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1.
Front Public Health ; 9: 780039, 2021.
Article in English | MEDLINE | ID: covidwho-1608013

ABSTRACT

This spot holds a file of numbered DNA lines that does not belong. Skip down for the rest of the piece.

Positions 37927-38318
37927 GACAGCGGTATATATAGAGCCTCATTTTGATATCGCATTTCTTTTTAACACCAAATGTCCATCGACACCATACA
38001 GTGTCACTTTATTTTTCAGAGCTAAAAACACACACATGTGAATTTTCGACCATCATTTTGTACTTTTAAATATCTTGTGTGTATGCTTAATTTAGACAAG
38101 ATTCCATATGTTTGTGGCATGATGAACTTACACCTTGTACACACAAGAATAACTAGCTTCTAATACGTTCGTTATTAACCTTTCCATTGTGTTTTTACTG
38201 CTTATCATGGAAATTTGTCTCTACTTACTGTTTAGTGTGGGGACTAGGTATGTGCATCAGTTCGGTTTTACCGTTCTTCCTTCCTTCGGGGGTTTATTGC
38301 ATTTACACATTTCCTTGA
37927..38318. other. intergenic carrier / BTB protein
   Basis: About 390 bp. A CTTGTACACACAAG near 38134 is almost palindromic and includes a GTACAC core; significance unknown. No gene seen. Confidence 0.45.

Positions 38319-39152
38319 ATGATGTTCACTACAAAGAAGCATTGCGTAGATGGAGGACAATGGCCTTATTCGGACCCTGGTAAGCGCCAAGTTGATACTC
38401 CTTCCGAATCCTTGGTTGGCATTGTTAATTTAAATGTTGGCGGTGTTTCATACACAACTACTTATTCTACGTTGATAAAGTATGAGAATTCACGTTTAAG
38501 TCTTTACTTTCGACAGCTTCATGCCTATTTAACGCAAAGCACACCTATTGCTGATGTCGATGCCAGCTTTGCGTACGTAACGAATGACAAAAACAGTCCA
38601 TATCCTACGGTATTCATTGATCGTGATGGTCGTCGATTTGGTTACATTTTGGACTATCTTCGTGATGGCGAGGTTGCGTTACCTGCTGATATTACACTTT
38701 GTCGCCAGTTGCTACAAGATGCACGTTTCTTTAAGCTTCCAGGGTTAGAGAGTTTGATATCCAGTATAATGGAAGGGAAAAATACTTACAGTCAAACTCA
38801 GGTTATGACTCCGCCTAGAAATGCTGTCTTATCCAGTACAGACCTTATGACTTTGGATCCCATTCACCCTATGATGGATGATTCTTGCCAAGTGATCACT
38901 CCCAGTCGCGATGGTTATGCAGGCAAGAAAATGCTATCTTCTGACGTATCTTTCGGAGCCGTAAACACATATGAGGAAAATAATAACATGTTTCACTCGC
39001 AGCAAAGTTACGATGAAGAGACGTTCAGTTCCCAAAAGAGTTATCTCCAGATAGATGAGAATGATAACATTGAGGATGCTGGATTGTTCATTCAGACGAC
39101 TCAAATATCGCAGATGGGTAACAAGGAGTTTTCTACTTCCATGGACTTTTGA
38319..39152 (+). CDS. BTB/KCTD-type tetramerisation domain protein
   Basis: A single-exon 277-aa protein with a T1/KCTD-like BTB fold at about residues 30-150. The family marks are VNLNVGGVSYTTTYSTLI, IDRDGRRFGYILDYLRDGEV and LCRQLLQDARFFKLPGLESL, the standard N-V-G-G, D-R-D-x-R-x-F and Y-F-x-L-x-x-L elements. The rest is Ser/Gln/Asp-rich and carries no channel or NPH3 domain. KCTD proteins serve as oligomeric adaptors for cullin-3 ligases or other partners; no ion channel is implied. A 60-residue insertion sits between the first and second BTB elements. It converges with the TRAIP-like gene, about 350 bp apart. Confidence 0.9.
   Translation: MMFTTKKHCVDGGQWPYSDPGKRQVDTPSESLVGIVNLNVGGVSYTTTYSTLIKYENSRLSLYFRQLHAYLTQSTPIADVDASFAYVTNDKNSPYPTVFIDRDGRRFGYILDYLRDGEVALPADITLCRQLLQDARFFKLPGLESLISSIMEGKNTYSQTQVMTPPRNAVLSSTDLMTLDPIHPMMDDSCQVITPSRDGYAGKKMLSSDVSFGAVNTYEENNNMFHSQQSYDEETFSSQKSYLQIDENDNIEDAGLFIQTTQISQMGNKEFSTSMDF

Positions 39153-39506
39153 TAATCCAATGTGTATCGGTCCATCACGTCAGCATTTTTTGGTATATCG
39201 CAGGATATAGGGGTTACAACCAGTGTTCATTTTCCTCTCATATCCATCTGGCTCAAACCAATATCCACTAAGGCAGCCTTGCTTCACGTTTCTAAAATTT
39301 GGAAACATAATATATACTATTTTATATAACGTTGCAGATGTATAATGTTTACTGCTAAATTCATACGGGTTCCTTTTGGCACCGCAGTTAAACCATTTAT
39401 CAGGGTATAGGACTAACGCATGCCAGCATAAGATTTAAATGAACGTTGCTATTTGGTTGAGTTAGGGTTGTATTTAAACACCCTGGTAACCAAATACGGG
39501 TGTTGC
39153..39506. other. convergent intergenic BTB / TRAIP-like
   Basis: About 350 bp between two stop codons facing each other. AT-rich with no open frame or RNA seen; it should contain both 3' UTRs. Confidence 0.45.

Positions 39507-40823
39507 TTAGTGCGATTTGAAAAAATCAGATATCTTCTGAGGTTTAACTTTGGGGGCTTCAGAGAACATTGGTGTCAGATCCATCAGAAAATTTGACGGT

Introduction: With the increased emergence of SARS-CoV-2 variants, the impact on schools and preschools remains a matter of debate. To ensure that schools and preschools are kept open safely, the identification of factors influencing the extent of outbreaks is of importance. Aim: To monitor dynamics of COVID-19 infections in schools and preschools and identify factors influencing the extent of outbreaks. Methods: In this prospective observational study we analyzed routine surveillance data of Mecklenburg-Western Pomerania, Germany, from calendar week (CW) 32, 2020 to CW19, 2021 regarding SARS-CoV-2 infection events in schools and preschools considering changes in infection control measures over time. A multivariate linear regression model was fitted to evaluate factors influencing the number of students, teachers and staff tested positive following index cases in schools and preschools. Due to an existing multicollinearity in the common multivariate regression model between the variables "face mask obligation for children" and "face mask obligation for adults", two further separate regression models were set up (Multivariate Model Adults and Multivariate Model Children). Results: We observed a significant increase in secondary cases in preschools in the first quarter of 2021 (CW8 to CW15, 2021), and simultaneously a decrease in secondary cases in schools. In multivariate regression analysis, the strongest predictor of the extent of the outbreaks was the teacher/ caregiver mask obligation (B = -1.9; 95% CI: -2.9 to -1.0; p < 0.001). Furthermore, adult index cases (adult only or child+adult combinations) increased the likelihood of secondary cases (B = 1.3; 95% CI: 0.9 to 1.8; p < 0.001). The face mask obligation for children also showed a significant reduction in the number of secondary cases (B = -0.6; 95% CI: -0.9 to -0.2; p = 0.004. Conclusion: The present study indicates that outbreak events at schools and preschools are effectively contained by an obligation for adults and children to wear face masks.